August 22, 2019 Galit Gottlieb

Mariah Fredericks (Jane Prescott Mysteries)

The bride was walked down the aisle by her personal psychic. The couple was to honeymoon in the South of France; proceeds from the sale of the wedding photos would be donated to a cause dear to the bride’s heart: the safety and preservation of whales. I happened to notice the story not because I was familiar with the bride or the groom—or even the chimpanzee—but because I recognized the house where the wedding took place. It is now a resort where a great deal of golf is played, but it once was a private home. I was there in 1912. I remember the year clearly because it was shortly after the Titanic sank, taking more than 1500 lives with her. It was a memorable year for other reasons as well. It was the time of the Bull Moose, when Teddy Roosevelt came roaring back to the political arena he had so recently quit. Eleven candidates fought for the favors of the small percentage of the American public able to vote—and women wondered if that fraction should not be enlarged. The arthritic Ottoman Empire was struggling to hold on to its European riches and 3000 cherry blossom trees arrived in Washington as a gift of the Japanese people.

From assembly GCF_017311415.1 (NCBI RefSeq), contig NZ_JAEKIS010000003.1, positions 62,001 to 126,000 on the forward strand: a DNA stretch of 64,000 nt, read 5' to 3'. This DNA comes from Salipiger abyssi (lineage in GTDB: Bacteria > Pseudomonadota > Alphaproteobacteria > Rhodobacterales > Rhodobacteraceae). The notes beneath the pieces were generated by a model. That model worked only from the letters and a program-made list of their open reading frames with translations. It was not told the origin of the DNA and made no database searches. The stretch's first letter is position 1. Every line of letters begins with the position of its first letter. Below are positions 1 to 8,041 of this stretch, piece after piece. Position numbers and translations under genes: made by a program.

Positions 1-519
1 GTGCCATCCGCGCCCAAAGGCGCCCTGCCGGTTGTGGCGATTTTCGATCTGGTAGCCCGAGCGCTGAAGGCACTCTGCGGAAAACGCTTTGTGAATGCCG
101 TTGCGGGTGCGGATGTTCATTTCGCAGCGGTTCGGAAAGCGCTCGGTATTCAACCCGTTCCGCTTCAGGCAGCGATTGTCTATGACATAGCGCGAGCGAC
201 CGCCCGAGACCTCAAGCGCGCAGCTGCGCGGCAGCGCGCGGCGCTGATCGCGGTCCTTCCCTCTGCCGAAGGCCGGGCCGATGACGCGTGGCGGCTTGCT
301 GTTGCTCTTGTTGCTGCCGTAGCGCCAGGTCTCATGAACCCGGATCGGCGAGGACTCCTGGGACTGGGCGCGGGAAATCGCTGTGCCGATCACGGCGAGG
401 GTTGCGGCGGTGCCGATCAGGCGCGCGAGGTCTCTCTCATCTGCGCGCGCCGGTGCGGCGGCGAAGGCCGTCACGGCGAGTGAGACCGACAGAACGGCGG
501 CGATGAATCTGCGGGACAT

Mariah Fredericks is the author of the Edgar-nominated Y/A novel Crunch Time (. She was born and raised in New York City, where she lives today with her family. She graduated from Vassar College with a degree in history and was the head copywriter for Book-of-the-Month Club for many years.

I was delighted, upon picking up A Death of No Importance, to be swept into another world. In a simple, elegant writing style, Ms. Fredericks describes the life of a wealthy but troubled family in 1910 New York City. Jane Prescott is ladies’ maid to Charlotte Benchley. A gruesome murder disrupts what was to have been Charlotte’s engagement party to a wealthy society playboy and Jane realizes that she is in a unique position to ascertain the identity of the murderer. With the help of a friendly journalist, she searches for the truth.

The second book, Death of a New American, picks up two years later, and Jane is now accompanying the family to Long Island, where their second daughter, Louise Bencley is to be married. The father of the groom is known to have vanquished an Italian mafia family, so when one of the family’s employees is found murdered, it is at first assumed to be a possible revenge killing. But the friendly journalist who helped Jane in the first book again requests her help, and Jane used her impeccable manners, years of service, and understanding of human nature to once again reveal what actually happened.

I look forward to the next book in the series, due out in 2020.